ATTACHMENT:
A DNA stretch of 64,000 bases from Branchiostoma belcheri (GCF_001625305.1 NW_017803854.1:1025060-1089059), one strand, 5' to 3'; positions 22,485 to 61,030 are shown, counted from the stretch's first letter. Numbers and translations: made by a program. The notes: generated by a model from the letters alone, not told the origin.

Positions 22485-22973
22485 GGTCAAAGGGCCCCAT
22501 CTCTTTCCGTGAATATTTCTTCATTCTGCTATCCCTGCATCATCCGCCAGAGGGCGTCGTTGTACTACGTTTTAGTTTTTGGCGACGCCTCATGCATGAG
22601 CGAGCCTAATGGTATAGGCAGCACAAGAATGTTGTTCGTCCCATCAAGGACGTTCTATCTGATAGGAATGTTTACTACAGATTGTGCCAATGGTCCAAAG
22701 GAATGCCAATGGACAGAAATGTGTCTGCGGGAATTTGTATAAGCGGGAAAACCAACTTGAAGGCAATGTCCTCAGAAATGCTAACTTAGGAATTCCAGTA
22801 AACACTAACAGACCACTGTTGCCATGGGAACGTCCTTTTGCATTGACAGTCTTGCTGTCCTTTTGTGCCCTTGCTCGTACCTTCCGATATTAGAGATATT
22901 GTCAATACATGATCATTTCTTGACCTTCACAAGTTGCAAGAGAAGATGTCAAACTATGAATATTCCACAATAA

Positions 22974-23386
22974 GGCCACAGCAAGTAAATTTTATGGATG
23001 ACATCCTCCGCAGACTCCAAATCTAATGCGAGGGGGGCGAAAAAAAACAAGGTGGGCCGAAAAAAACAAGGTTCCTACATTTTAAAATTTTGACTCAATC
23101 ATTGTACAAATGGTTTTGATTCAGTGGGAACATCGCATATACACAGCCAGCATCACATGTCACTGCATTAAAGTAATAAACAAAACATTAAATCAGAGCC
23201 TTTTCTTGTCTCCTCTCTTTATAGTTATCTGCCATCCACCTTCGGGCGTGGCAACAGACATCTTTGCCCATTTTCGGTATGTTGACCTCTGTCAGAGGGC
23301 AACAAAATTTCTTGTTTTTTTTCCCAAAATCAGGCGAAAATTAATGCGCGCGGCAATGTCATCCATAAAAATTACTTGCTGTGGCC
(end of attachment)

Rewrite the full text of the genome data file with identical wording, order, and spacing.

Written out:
A DNA stretch of 64,000 bases from Branchiostoma belcheri (GCF_001625305.1 NW_017803854.1:1025060-1089059), one strand, 5' to 3'; positions 22,485 to 61,030 are shown, counted from the stretch's first letter. Numbers and translations: made by a program. The notes: generated by a model from the letters alone, not told the origin.

Positions 22485-22973
22485 GGTCAAAGGGCCCCAT
22501 CTCTTTCCGTGAATATTTCTTCATTCTGCTATCCCTGCATCATCCGCCAGAGGGCGTCGTTGTACTACGTTTTAGTTTTTGGCGACGCCTCATGCATGAG
22601 CGAGCCTAATGGTATAGGCAGCACAAGAATGTTGTTCGTCCCATCAAGGACGTTCTATCTGATAGGAATGTTTACTACAGATTGTGCCAATGGTCCAAAG
22701 GAATGCCAATGGACAGAAATGTGTCTGCGGGAATTTGTATAAGCGGGAAAACCAACTTGAAGGCAATGTCCTCAGAAATGCTAACTTAGGAATTCCAGTA
22801 AACACTAACAGACCACTGTTGCCATGGGAACGTCCTTTTGCATTGACAGTCTTGCTGTCCTTTTGTGCCCTTGCTCGTACCTTCCGATATTAGAGATATT
22901 GTCAATACATGATCATTTCTTGACCTTCACAAGTTGCAAGAGAAGATGTCAAACTATGAATATTCCACAATAA

Positions 22974-23386
22974 GGCCACAGCAAGTAAATTTTATGGATG
23001 ACATCCTCCGCAGACTCCAAATCTAATGCGAGGGGGGCGAAAAAAAACAAGGTGGGCCGAAAAAAACAAGGTTCCTACATTTTAAAATTTTGACTCAATC
23101 ATTGTACAAATGGTTTTGATTCAGTGGGAACATCGCATATACACAGCCAGCATCACATGTCACTGCATTAAAGTAATAAACAAAACATTAAATCAGAGCC
23201 TTTTCTTGTCTCCTCTCTTTATAGTTATCTGCCATCCACCTTCGGGCGTGGCAACAGACATCTTTGCCCATTTTCGGTATGTTGACCTCTGTCAGAGGGC
23301 AACAAAATTTCTTGTTTTTTTTCCCAAAATCAGGCGAAAATTAATGCGCGCGGCAATGTCATCCATAAAAATTACTTGCTGTGGCC